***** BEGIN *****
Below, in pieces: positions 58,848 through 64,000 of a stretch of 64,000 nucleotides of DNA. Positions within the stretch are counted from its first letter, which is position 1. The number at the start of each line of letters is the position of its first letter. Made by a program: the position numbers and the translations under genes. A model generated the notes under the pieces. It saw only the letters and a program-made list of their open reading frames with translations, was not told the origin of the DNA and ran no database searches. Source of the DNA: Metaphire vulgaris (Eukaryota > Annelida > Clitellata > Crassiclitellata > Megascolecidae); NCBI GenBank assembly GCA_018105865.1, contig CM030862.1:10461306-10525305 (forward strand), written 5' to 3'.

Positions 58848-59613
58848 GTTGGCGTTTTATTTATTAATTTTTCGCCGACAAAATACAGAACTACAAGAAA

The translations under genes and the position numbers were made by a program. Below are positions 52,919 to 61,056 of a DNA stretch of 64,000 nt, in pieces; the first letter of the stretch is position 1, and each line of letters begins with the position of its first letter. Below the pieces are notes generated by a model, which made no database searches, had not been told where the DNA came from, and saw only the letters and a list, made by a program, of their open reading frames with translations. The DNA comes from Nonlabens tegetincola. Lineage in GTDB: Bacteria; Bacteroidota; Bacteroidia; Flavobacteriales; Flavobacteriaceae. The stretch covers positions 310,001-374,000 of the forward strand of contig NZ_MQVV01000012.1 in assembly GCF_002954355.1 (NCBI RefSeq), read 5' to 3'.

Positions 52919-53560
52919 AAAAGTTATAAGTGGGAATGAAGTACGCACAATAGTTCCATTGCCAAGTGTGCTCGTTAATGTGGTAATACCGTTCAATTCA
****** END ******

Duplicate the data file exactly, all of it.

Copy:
Below, in pieces: positions 58,848 through 64,000 of a stretch of 64,000 nucleotides of DNA. Positions within the stretch are counted from its first letter, which is position 1. The number at the start of each line of letters is the position of its first letter. Made by a program: the position numbers and the translations under genes. A model generated the notes under the pieces. It saw only the letters and a program-made list of their open reading frames with translations, was not told the origin of the DNA and ran no database searches. Source of the DNA: Metaphire vulgaris (Eukaryota > Annelida > Clitellata > Crassiclitellata > Megascolecidae); NCBI GenBank assembly GCA_018105865.1, contig CM030862.1:10461306-10525305 (forward strand), written 5' to 3'.

Positions 58848-59613
58848 GTTGGCGTTTTATTTATTAATTTTTCGCCGACAAAATACAGAACTACAAGAAA

The translations under genes and the position numbers were made by a program. Below are positions 52,919 to 61,056 of a DNA stretch of 64,000 nt, in pieces; the first letter of the stretch is position 1, and each line of letters begins with the position of its first letter. Below the pieces are notes generated by a model, which made no database searches, had not been told where the DNA came from, and saw only the letters and a list, made by a program, of their open reading frames with translations. The DNA comes from Nonlabens tegetincola. Lineage in GTDB: Bacteria; Bacteroidota; Bacteroidia; Flavobacteriales; Flavobacteriaceae. The stretch covers positions 310,001-374,000 of the forward strand of contig NZ_MQVV01000012.1 in assembly GCF_002954355.1 (NCBI RefSeq), read 5' to 3'.

Positions 52919-53560
52919 AAAAGTTATAAGTGGGAATGAAGTACGCACAATAGTTCCATTGCCAAGTGTGCTCGTTAATGTGGTAATACCGTTCAATTCA